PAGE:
a-buds of Syzygium aromaticum b- rhizome of Zingiber officinale
Figure 1: Syzygium aromaticum and Zingiberofficinale
a- S.aromaticum methanol extract b-Z.officinale methanol extract
c- Z.officinale ethyl acetate extract d- S.aromaticum ethyl acetate extract
e- Z.officinale hexane extract f- S.aromaticum hexane extract
Figure 2: Crude extracts of Syzygium aromaticum and zingiber officinale
Isolation and sub-culture of dandruff causing organism
The flakes from different patients (Fig. 3a) were collected and cultured in Potato dextrose broth (PDB) and sub-
cultured in Sabouraud’s Dextrose Agar (SDA) and Potato Dextrose agar (PDA) by swabbing and streaking
methods. Significant growth was observed in PDA (Fig. 3b).
a-Dandruff flakes b-Pure culture
Figure 3: Isolation and pure culture
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Biochemical identification of the isolate
The various identification tests were performed to confirm the presence of Malassezia furfur.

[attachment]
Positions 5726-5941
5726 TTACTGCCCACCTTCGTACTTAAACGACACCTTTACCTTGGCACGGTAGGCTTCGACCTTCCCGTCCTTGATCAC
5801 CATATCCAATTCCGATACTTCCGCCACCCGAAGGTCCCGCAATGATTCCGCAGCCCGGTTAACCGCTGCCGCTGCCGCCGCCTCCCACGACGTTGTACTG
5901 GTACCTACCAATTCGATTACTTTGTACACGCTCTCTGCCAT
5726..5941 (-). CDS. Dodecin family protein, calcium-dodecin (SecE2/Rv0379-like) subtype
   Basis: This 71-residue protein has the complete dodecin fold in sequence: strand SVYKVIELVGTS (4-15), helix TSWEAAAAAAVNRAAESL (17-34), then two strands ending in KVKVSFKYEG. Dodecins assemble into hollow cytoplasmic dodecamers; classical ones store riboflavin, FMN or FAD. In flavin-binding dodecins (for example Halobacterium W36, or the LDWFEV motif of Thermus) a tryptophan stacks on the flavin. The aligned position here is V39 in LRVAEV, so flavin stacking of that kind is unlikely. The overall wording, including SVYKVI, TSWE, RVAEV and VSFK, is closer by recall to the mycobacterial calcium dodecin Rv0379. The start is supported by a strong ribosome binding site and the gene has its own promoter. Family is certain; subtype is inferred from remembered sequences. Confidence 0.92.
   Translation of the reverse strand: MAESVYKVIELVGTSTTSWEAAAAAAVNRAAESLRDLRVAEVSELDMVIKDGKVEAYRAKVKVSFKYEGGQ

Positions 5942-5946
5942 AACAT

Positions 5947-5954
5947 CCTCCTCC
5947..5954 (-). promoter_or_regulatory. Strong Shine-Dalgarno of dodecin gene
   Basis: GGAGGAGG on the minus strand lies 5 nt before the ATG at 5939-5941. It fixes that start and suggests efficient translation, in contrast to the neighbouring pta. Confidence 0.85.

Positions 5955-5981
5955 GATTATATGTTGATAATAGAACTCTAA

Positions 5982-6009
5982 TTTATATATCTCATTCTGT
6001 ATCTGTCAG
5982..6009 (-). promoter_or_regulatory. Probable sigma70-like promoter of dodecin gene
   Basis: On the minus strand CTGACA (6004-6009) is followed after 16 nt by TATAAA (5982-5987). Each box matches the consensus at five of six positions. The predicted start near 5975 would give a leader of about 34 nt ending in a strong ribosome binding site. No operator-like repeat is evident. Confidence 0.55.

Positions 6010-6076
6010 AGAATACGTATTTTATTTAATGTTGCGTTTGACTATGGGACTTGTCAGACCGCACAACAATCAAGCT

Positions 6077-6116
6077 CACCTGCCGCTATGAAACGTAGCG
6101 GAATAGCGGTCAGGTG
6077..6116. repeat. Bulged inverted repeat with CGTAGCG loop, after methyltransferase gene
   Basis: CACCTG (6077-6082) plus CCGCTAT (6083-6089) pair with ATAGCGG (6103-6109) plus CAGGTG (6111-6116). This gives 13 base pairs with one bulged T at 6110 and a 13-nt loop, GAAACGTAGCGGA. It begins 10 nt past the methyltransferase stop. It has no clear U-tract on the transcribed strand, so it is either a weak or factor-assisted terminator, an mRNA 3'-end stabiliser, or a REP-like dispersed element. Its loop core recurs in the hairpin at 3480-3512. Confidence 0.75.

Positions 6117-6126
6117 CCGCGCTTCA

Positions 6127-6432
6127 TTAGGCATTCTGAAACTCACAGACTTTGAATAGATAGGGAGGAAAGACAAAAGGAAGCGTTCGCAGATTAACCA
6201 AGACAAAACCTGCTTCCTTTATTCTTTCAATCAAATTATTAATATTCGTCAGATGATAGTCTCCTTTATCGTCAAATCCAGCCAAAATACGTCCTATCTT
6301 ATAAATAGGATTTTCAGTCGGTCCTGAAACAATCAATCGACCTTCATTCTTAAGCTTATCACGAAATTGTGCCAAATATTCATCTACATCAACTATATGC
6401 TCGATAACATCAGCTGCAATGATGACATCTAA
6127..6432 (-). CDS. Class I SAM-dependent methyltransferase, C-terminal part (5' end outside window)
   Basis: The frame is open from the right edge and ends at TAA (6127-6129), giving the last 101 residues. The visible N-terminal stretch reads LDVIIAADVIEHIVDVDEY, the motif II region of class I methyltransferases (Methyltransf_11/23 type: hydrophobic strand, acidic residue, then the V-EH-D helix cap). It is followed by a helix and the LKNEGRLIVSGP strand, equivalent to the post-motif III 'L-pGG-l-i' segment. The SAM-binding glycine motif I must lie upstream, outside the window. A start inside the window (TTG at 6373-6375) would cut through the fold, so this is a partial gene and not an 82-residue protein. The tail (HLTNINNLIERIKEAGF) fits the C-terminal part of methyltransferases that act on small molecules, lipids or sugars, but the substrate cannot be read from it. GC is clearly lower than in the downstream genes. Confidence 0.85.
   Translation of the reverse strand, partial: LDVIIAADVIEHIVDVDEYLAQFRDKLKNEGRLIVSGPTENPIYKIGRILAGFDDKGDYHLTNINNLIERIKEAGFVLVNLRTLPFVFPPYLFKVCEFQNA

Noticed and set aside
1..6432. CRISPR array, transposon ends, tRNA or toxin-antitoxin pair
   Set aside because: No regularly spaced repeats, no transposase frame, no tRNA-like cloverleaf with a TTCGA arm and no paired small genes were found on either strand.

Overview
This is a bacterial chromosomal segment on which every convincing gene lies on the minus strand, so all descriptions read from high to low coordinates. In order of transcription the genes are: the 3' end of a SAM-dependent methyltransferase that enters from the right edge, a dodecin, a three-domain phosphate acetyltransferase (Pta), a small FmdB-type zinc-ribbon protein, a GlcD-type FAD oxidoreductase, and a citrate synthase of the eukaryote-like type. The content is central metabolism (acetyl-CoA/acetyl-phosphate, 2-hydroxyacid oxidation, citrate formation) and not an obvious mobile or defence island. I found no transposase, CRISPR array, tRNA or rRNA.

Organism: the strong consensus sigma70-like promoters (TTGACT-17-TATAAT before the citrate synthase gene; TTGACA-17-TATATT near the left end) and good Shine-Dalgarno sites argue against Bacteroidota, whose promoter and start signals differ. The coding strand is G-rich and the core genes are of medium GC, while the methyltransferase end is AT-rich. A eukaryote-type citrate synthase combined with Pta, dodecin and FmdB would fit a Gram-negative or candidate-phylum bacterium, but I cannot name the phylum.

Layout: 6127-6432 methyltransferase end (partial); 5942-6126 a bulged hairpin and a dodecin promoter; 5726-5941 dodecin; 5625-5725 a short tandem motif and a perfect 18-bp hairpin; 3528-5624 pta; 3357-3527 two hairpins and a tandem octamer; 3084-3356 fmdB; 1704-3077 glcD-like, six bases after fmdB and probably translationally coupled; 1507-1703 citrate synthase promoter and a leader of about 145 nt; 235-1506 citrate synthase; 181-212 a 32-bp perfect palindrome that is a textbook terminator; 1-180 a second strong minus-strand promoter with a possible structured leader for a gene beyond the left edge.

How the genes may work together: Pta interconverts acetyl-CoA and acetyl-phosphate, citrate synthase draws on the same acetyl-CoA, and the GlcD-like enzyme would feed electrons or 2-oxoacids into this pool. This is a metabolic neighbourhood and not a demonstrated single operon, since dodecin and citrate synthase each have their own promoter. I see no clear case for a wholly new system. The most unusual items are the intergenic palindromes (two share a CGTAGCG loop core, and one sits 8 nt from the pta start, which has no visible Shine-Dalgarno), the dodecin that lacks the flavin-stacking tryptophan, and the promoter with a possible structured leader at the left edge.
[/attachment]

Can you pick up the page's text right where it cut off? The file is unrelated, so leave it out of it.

Catalase test
The catalase enzyme catalyzes the decomposition of hydrogen peroxide during oxidation. The effervescence
caused by liberation of free oxygen indicates a positive test (Fig. 4).
a- Control (without effervescence) b- Test (with effervescence)
Figure 4: Catalase test
Lactophenol cotton blue test
Grown isolates of Malassezia furfur smeared with lactophenol cotton blue were viewed in the microscope. The
bottle shaped cells of Malassezia furfur were observed (Fig 5).
Figure 5: Microscopic view of Malassezia furfur showing bottle shaped cells
Nitrate reduction test
1ml of sample was inoculated in nitrate broth and 5 drops of Sulfanilic acid and α-Naphthalamine reagent were
added. The solution gave a distinct light red colour which indicates a positive test (Fig. 6).
Figure 6: Nitrate reduction test
a- Control (Nitrate negative)
b- Test (Nitrate positive)
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Urease test